Friday, January 31, 2014

The Holocaust in Color

Wagon filled with corpses at Buchenwald crematorium, April 18, 1945
We’ve seen these images before. But Yori Yanover is right. Seeing them in color takes it out of the ‘fog’ of all those black and white images we’ve seen (probably hundreds of times) and makes it seem more real… more immediate. And seeing the horror on the faces of the townspeople near the death camps of Buchenwald and Dachau truly brings home the horror of what Nazi Germany did to the Jewish people.

Not that those black and white images do not get to me each and every time I see them. This is why film-maker Steven Spielberg filmed Schindler’s List in black and white - the news film medium of that era. For Spielberg, for me, and for countless others who were born after the 1945 the Holocaust was in black and white.

After many years of watching these films the Holocaust starts to take on a historic tone. But the color in this film brings makes these scenes immediate, as though it were happening today. That is how we see news events now - ‘live and  in color’. So that watching this was almost like watching it happen right now. I recoiled when I saw the dead naked bodied piled up in a heap. These were human beings, Jews, just like me and most of the readership here. It didn't matter how religious they were.

There are a lot of horrible tragedies and injustices in the world today. Genocide included. One doesn’t have to look very far to find it.

What is unique about the Holocaust is that it was perpetrated by a people who were among the most civilized and advanced in the world against their own citizens who up to that point were an integral and respected part of German society. Germany was a civilization that produced Beethoven and Bach; Goethe and Schiller. A civilization that was on the cutting edge of science and technology. A civilization that was so enlightened that anti Semitism was practically nonexistent. At least on the surface.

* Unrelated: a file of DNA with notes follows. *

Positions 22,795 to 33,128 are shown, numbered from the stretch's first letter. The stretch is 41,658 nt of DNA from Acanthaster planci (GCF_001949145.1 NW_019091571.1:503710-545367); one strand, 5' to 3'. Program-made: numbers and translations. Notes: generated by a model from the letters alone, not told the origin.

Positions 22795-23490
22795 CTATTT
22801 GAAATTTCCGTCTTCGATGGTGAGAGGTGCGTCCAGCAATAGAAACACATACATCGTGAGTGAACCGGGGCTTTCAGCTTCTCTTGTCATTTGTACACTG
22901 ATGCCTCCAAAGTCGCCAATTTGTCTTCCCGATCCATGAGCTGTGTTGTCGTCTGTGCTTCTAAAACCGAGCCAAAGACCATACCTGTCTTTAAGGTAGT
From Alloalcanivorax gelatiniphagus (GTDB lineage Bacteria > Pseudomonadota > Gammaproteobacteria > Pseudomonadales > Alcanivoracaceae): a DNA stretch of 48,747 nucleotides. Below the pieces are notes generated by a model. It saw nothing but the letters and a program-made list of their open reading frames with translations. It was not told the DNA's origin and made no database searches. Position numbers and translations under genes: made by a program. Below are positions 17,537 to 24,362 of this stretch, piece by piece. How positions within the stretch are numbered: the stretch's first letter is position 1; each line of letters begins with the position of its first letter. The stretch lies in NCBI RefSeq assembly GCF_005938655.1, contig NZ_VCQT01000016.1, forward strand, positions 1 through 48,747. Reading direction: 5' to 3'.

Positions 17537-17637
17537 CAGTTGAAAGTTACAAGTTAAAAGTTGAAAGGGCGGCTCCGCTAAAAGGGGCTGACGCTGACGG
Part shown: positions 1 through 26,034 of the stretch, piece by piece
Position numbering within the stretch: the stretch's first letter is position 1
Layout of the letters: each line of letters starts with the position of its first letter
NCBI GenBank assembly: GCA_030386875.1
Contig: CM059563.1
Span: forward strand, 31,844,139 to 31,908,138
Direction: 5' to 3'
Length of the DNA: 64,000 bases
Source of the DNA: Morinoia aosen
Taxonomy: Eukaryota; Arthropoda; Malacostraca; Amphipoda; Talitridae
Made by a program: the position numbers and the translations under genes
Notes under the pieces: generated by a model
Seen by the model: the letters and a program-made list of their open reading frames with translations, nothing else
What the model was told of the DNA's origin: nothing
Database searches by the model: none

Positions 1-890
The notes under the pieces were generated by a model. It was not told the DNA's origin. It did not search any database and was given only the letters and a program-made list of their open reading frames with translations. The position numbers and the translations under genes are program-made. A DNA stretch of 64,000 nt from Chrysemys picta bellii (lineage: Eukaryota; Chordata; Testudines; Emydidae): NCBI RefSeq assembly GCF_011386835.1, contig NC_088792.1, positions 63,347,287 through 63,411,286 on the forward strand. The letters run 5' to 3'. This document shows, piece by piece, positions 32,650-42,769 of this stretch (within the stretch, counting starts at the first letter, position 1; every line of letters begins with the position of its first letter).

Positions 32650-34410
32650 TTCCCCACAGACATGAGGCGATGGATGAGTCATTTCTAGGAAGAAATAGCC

German Jews were fully integrated into society. Academia, the professions, the trades, the military... you name it Jews were a prominent part of it. So successful was Jewish integration into German society that many Jews considered themselves Germans first and Jews second (if at all).

It is beyond human comprehension that a civilized people can be so morally reprehensible. It is beyond human comprehension that the average citizen in Germany knew what was happening to their fellow citizens - people who were their friends and neighbors; their lawyers and doctors - and yet did nothing! Were these people not human?! How can they live with themselves knowing that this was going on? They had to know. Especially in those towns that were near the crematoria. The smell of burning flesh must have filled the air in those towns daily!

It took a United States to shake up any semblance of humanity among those people. After liberating the death camps the American military leadership, starting with General Dwight D. Eisenhower, forced those citizens into the death camps to face the reality of what they already knew. You can see the horror on their faces in living color as they march in and begin to see what was there.

I think this film is an important reminder of man’s inhumanity to man.  This period in history is inexplicable. I can only surmise that mankind no matter how civilized - is capable of this kind of behavior when morality is absent. Without morality - exterminating an entire people is OK - if you perceive them to be an inferior race.

The Holocaust was real. It happened. And let no Holocaust denier ever question it. Thank you to Yori Yanover and the Jewish Press for putting it this on their website. It is available for viewing below. Watch it and weep!